When it comes to expensive hardwoods, there are a few wood species that are impossible to purchase locally and extremely expensive to buy. One of these is Ceylon Satinwood. Let’s find out what is Ceylon Satinwood and why it’s one of the most expensive woods on the planet in this in-depth guide.
What is Ceylon Satinwood?
Ceylon Satinwood is Chloroxylon swietenia. The lumber and the tree are also known as East Indian Satinwood. Ceylon Satinwood is the original satinwood. It is the only species of the Chloroxylon genus.
This wood has a special combination of features making it one of the most luxurious woods. It is hard, dense, smooth, and has a lovely lustrous grain. The only wood that’s accepted as equal to the quality of the Ceylon Satinwood is the West Indian Satinwood or Zanthoxylum flavum. This wood is related to the Rutaceae family.
Ceylon Satinwood is from the forests of southern India, Madagascar, and Sri Lanka. It is not included in the CITES Appendices list but is on the IUCN Red List which makes it a vulnerable species. This is because of an extreme reduction in the number of trees by more than 20% during the past three generations. This decline is due to a reduction of its natural range and because of the exploitation of expensive and luxurious lumber.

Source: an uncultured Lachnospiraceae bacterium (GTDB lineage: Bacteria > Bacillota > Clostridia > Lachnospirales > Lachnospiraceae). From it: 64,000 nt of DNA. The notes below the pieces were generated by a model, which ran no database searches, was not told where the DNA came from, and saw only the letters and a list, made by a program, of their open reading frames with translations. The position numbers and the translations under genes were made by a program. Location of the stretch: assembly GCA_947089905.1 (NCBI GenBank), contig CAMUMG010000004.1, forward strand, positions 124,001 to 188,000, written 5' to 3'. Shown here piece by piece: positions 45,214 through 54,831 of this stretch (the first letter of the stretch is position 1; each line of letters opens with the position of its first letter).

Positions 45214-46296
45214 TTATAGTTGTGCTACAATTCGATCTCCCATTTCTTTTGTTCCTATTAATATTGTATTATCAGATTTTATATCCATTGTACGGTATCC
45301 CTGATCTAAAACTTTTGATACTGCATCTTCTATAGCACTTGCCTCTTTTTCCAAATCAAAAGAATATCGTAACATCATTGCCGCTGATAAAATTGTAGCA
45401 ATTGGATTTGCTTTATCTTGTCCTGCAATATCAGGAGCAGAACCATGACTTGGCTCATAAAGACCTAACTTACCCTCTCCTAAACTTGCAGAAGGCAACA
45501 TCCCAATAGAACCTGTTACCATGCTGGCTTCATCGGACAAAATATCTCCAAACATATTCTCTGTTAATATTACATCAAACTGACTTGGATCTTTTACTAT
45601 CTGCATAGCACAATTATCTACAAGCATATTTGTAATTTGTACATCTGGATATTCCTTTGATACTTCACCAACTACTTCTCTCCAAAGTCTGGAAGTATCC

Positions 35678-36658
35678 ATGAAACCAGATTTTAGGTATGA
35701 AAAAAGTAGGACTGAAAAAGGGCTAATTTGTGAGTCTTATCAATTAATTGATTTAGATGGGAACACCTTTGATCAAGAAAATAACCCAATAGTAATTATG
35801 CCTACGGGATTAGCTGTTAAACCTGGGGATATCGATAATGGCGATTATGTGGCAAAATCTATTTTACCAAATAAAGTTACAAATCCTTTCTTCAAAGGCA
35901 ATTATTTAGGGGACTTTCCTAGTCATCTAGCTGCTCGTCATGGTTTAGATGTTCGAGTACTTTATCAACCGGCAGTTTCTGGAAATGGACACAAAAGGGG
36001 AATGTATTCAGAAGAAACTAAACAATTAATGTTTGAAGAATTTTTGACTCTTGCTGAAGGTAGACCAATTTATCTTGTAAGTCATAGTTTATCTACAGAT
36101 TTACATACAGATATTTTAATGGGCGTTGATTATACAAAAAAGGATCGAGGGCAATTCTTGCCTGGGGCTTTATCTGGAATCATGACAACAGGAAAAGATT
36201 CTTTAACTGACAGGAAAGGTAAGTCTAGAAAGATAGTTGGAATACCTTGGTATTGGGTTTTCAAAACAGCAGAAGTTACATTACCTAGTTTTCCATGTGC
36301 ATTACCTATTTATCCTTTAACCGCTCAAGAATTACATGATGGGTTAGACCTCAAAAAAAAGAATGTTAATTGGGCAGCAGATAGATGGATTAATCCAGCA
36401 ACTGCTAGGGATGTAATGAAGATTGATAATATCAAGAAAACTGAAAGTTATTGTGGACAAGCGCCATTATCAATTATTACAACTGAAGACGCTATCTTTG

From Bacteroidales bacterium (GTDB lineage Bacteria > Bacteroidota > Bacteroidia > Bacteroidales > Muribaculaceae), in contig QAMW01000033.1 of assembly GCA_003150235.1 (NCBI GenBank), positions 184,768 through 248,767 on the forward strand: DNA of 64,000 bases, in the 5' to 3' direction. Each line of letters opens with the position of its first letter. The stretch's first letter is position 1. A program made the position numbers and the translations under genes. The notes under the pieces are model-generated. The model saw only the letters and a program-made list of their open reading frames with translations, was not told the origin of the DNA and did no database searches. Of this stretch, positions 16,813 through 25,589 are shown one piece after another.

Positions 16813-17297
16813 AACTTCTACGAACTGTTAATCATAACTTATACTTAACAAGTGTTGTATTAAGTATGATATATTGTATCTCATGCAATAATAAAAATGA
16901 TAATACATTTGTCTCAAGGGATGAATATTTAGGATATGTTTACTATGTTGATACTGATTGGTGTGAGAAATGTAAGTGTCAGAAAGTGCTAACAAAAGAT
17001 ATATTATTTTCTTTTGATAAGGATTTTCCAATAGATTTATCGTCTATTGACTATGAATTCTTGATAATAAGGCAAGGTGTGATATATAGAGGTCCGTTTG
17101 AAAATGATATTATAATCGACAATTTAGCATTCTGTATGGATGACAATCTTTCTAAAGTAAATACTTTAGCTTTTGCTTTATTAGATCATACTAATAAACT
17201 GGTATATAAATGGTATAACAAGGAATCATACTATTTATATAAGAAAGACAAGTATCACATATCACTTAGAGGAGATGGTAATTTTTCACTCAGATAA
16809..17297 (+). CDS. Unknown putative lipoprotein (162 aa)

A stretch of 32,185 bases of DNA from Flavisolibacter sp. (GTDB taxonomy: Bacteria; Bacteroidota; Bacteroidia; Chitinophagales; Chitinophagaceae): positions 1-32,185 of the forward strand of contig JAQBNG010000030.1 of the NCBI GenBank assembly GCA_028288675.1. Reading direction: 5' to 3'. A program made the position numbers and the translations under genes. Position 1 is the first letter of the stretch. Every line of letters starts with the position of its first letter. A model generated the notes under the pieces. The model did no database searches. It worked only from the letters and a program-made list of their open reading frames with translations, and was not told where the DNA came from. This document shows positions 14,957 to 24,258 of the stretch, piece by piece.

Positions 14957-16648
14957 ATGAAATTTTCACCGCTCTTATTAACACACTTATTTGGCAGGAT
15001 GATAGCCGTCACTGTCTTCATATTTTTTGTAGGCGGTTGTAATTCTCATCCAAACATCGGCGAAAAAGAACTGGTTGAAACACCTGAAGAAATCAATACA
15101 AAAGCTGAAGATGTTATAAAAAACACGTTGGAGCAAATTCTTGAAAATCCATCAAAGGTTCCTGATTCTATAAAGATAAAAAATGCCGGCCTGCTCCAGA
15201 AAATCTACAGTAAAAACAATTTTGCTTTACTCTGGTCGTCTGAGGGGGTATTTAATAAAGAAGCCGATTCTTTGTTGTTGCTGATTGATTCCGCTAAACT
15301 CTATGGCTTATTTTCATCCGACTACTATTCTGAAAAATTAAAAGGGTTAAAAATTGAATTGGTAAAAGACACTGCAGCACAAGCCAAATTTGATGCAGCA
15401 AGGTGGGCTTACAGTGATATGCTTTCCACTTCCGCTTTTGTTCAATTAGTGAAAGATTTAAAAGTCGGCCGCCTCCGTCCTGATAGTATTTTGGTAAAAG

What Makes Ceylon Satinwood Special?
If you’re lucky enough to get hold of a Ceylon Satinwood wood, you can immediately tell why it’s so special and why many woodworkers and collectors are willing to pay a high price for it. First, Ceylon Satinwood has a very fine texture with very tiny pores. The grain figure is impressive and has a similar texture and flawlessness as a satin cloth.
Ceylon Satinwood is an increasingly scarce wood available at extremely high prices. It is available only in veneer form but some boards are also available. These boards are usually unfigured. You can bet that figured Ceylon Satinwood which is solid lumber is the most expensive form.
Characteristics of Ceylon Satinwood